Tuesday
April 23, 2024

RESIGNATION OF VIETNAMESE PRESIDENT

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By: Hitti Chopra, GSDN

Nguyen Xuan Phuc: source Internat

Vietnam’s 10th President, Nguyen Xuan Phuc resigned last week amid the ongoing anti-corruption drive. The Communist Party of Vietnam stated that Phuc resigned after the ruling party held him responsible for “violations and wrongdoings” done by the officials under his control while being Prime Minister.

Phuc started his political career in 1979 at the provincial level and took his first position in national government in 2006. He joined the Politburo and served as Prime Minister from 2016 to 2021 and later held the ceremonial position as President of Vietnam. The departure of President is highly unusual in communist Vietnam as only one President has stepped down from his position citing health concerns.

According to Central Party Committee, Phuc was blamed for offences committed by the officials including Deputy Prime Ministers Pham Binh Minh and Vu Duc Dam and three ministers since he was the Prime Minister from 2016 to 2021. According to media reports, the ruling party has reported that around 500 party members were prosecuted or “disciplined” for corruption and “deliberate wrongdoings”, including ministers, top officials and diplomats with many of corruption allegations relating to Vietnam covid response.

According to Vietnamese politics the “four pillars” are the core comprising President, Prime Minister, General Secretary and Chairman of National Assembly. The President holds substantial authority. It is the post of the General Secretary which is considered the most powerful out of the four posts.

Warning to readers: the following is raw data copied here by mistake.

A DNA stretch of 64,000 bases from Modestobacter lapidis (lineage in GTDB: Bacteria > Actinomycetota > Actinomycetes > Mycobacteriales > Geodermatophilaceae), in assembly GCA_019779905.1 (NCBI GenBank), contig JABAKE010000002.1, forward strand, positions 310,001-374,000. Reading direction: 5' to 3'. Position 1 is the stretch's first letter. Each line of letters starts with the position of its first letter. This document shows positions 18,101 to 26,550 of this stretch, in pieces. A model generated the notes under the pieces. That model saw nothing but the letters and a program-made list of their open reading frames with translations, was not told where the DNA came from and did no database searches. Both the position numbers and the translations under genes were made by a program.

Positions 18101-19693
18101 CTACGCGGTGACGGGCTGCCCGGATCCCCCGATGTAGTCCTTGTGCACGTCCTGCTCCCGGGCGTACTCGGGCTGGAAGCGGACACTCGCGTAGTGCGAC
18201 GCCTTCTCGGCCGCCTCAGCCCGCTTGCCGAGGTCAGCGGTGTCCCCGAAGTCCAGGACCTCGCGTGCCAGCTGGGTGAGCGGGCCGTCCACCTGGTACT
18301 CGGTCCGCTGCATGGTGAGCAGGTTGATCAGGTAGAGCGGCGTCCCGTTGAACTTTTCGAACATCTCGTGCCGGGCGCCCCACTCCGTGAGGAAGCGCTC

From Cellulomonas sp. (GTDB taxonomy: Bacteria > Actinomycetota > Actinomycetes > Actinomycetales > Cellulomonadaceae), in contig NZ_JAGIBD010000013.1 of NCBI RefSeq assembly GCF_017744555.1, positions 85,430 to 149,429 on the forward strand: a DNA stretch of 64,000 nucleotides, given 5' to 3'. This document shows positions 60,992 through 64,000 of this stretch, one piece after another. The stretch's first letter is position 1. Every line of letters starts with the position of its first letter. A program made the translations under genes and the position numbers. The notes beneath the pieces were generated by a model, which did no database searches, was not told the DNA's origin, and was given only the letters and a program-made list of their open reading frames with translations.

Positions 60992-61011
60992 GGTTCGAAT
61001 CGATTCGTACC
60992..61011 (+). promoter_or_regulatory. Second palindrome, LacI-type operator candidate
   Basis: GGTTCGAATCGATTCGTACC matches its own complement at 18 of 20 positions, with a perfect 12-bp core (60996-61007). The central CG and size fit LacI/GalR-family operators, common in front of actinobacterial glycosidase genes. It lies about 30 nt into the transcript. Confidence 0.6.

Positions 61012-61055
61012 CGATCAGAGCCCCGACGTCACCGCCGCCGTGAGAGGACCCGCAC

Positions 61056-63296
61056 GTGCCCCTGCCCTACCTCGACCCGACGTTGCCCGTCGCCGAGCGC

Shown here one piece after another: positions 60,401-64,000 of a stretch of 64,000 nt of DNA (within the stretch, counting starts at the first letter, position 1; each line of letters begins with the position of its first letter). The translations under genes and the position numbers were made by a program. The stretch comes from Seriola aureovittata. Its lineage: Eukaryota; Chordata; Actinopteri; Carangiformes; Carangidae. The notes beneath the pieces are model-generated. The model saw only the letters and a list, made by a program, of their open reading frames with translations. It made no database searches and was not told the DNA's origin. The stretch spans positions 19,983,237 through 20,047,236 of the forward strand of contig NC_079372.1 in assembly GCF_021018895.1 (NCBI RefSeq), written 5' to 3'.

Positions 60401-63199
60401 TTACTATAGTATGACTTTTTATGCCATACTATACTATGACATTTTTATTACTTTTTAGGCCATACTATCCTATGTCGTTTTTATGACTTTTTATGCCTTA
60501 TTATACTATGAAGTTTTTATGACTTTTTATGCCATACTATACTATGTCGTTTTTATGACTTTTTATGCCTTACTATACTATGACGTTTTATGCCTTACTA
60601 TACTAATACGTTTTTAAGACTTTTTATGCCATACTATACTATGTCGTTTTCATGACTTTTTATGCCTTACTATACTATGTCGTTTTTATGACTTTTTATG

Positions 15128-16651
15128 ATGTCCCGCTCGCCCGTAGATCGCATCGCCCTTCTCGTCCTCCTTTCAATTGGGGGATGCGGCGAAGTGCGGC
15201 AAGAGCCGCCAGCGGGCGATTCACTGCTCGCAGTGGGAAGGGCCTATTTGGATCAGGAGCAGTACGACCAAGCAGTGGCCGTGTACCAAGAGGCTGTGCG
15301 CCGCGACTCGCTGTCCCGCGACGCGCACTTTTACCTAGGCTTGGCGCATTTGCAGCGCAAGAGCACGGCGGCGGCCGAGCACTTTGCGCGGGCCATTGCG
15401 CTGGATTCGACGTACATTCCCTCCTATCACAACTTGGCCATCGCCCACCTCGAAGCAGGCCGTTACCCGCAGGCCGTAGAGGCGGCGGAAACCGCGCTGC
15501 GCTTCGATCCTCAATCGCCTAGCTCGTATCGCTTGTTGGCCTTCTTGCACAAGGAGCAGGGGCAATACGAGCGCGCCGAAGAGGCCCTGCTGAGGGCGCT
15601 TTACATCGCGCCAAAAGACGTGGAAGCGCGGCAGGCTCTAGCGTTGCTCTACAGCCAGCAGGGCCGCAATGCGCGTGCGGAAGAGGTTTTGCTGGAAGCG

The architect of anti-corruption drive is party General Secretary and one of the country’s powerful politician Nguyen Phu Trong whose term is due to expire in 2026. It is highlighted that former President’s resignation is linked to political infighting in a country where every political change is carefully maneuvered to give the impression of political stability in the country. According to Le Hong Heip, a fellow at the ISEAS-Yusof Ishak Institute, Singapore “It’s mainly related to corruption investigations but we cannot rule out the possibility that his political rivals also wanted to remove him from his position for political reasons.”

The communist country is strengthening its fight against corruption amid the concerns that this anti-corruption drive is bringing crackdown in routine transactions as officials are being brought under scanner. Being an export dependent economy, it is unlikely that overall trajectory will change, provided the emphasis is on encouraging foreign investments and steering diplomatic ties with US and China.

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